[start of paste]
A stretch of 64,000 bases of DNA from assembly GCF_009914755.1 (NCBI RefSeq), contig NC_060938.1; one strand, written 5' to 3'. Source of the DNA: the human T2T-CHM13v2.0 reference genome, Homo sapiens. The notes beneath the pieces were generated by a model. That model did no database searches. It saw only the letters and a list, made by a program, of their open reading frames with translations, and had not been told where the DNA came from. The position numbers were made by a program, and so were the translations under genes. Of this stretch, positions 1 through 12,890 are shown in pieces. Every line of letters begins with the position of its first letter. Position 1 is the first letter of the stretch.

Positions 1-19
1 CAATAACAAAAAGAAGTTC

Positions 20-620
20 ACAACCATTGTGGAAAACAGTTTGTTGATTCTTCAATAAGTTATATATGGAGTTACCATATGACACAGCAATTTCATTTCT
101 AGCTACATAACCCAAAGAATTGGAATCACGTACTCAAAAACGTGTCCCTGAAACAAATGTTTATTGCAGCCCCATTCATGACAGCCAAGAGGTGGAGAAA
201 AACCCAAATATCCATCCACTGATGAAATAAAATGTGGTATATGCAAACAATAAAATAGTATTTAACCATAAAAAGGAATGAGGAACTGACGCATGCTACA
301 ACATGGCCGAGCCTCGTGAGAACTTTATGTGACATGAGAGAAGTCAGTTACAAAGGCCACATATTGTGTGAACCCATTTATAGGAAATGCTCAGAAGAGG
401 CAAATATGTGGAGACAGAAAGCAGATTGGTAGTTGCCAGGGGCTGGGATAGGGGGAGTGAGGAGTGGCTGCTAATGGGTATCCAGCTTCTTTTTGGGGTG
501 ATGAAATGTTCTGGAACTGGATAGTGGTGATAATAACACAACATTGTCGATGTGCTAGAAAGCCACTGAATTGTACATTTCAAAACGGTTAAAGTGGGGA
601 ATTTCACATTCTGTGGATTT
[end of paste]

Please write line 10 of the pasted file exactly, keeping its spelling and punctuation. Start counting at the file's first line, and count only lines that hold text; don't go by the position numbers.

501 ATGAAATGTTCTGGAACTGGATAGTGGTGATAATAACACAACATTGTCGATGTGCTAGAAAGCCACTGAATTGTACATTTCAAAACGGTTAAAGTGGGGA